Nermine Tahoun is the Managing Partner of Tahoun Law Office. Her extensive experience in the Egyptian legal sector spans work as a private practice lawyer, leading an advisory team within the Egyptian government to draft and implement PPP law, and growing Tahoun Law Office to become one of the country’s leading law firms. She talks to Law Today about how lessons learned throughout her career have impacted her professional development.
What do you feel have been the highlights of your career to date?
Working as the legal advisor to the Egyptian Minister of Finance is one. I was very young at that time: 28 or 29 years old. I participated in building a project for the government – issuing a new law, which was based on a new concept. It was a very difficult thing to do. To be the head of a legal team, to work in coordination with a team of legal advisers, many of whom were older than me, was a big challenge. I came from a corporate legal background and I represented the private sector point of view. Just to inform and convince them of this perspective, to create something that would be useful for the government, was a very big task.
My strategy was to help the government’s legal advisors to understand that there were real benefits to working with the private sector. It was my job to show them that it was not a problem to give the private sector the things they asked for in terms of information or permits. They were so used to thinking that always having more restrictions would help the government; they didn’t see that this would often prevent a project from taking place. So my job was to help them understand the market point of view – the financing, the banks, what was needed in order to finance long term projects (ones that would run for a minimum of 15 years). This was a very new concept for the government.
To make the new model more successful than the BOT (Build, Operate, Transfer) took a lot of work. The PPP (Public-Private Partnership) was a more advanced model for project finance. However, it also required the government to accept concepts that were quite new. Helping them to understand the market and its financial nuances was a challenging task, especially working inside the government.
How did you get that opportunity?
It happened by luck. I was initially working in Shalakany and I moved to DLA Piper before it became Matouk Bassiouny. During my work in both law firms, the Ministry of Finance used me to handle their files there. So I was working closely with them and it seems that they liked me, as they insisted on having me work with them full-time.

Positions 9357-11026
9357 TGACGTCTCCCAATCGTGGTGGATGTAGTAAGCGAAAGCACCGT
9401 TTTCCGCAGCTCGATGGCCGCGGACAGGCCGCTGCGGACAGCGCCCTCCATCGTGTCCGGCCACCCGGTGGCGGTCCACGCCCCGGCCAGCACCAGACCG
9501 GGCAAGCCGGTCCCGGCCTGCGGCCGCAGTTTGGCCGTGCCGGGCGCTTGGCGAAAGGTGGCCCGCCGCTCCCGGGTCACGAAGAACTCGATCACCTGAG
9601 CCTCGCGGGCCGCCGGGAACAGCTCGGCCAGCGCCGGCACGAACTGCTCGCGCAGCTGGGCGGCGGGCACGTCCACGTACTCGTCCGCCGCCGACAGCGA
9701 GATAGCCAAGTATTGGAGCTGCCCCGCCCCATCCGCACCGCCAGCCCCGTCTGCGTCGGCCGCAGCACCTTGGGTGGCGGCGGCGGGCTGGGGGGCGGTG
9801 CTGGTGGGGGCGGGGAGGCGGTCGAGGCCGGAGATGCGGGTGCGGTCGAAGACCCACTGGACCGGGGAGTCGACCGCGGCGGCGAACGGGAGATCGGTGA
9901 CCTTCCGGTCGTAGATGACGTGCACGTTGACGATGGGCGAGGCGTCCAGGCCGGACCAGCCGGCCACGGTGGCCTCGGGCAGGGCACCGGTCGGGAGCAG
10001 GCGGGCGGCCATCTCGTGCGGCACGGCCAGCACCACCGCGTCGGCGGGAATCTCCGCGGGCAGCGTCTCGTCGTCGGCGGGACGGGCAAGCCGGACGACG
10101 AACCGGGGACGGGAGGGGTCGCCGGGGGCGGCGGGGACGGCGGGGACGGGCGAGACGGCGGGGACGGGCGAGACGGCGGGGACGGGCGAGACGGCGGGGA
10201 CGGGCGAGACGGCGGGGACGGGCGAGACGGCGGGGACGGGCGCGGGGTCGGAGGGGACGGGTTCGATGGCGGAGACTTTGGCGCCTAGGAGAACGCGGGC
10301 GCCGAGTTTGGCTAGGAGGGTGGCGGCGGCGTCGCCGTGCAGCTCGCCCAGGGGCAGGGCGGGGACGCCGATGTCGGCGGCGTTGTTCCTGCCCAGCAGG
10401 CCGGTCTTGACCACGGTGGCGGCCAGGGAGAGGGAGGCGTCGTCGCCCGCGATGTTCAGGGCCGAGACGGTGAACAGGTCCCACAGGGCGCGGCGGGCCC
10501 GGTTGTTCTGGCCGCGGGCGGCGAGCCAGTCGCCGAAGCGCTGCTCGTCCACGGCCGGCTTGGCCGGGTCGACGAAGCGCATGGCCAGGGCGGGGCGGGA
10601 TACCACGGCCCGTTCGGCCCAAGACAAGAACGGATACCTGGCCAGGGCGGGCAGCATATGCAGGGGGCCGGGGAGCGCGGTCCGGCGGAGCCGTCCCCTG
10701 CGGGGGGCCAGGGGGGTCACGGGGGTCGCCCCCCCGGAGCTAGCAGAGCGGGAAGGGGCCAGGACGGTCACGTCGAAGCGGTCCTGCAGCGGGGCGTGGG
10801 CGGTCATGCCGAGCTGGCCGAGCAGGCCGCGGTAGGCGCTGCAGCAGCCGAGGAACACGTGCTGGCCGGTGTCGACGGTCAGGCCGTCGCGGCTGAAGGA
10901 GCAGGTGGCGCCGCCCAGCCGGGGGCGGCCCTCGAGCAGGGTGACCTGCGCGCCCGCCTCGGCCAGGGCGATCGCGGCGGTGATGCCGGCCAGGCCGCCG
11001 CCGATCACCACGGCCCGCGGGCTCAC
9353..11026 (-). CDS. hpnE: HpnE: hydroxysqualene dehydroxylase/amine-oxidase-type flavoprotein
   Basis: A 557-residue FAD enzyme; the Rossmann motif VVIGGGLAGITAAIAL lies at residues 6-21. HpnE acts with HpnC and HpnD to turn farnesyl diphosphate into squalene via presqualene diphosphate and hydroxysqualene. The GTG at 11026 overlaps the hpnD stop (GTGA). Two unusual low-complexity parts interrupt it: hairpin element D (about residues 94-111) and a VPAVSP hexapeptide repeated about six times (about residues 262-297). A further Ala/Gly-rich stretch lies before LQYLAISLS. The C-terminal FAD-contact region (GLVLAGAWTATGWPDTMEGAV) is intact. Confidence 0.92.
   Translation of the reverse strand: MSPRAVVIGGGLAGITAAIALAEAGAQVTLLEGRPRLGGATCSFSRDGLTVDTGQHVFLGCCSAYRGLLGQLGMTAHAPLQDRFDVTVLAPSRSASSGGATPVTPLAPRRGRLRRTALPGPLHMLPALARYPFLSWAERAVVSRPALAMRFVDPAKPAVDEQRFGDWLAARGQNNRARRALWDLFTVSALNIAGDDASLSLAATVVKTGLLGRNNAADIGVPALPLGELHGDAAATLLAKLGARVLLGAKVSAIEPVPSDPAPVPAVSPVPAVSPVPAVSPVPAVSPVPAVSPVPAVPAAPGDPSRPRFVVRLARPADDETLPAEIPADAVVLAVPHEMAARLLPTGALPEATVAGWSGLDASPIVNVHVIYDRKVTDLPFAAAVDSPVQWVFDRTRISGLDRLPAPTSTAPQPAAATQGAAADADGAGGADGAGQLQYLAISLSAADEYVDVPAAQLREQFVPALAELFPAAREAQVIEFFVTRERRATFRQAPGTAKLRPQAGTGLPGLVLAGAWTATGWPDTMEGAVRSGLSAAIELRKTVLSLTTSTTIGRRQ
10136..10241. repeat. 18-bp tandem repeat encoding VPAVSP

Other things I can see as highlights in my career….Honestly in the first three to five years of your business career if you are not focusing, if you are not giving all your time and effort to enhance your capabilities and understand more about the market, to enrich your education, you will not get where you want to be.
I was given wonderful advice from one professor – and actually he wasn’t giving this to me, but to a male colleague. He said you should put all your effort in the first three to five years. I considered this advice and…here we are.
When I was a student, Egypt provided a much better college education than it does now, but still most of the valuable market knowledge and skills did not come through a college education even then. In order to get the know-how, to understand how to deal with clients, how to negotiate a contract, how to stand before a judge and defend your client, how to draft a memo, you have to see experienced people doing these things. You have to learn and you have to keep silent learning, for a while. This is what I did in the beginning; I was very eager to learn and to try and try and try, until I did it the best. I had examples in my sight every day. I saw lawyers from all over the world, and set my sights even when I was in a very junior role on being a Senior Partner in a firm one day.
What are the factors that you believe have helped you achieve your success?
Eagerness is key, discipline to your work, responsibility. The client needs a lawyer he can depend on. He needs to be able to rely on your ideas; whenever he needs you, he should be able to find you giving appropriate advice. Even if the client doesn’t necessarily listen to what you say immediately, if you did your homework and gave advice using the right motivation, he will believe that you were the right track to take. Your credibility is very important. Each and every entity I have dealt with, I have only ever given credible advice to – regardless of whether this would result in me doing business with them or not.
This has been a recurrent theme in the interviews we have been conducting. It’s clear that the business sector really values the relationship of trust with lawyers who have credibility.
Yes. Unfortunately this is a problem in the market. There are a lot of lawyers in Egypt who like to use every opportunity to take money, giving the client the wrong advice to keep their case in the courts, even when they know they will lose the case and waste time and money. They should have vision. Business people often don’t understand the legalities they are dealing with. If as a lawyer you are not credible and not thinking about the long term relationship with your client, you are sabotaging yourself. This is not my style at all; that’s why you see me here today. I don’t care about the money now. Even if I lose money in the short term, at the end of the day I am gaining my name – which benefits me much more in the end.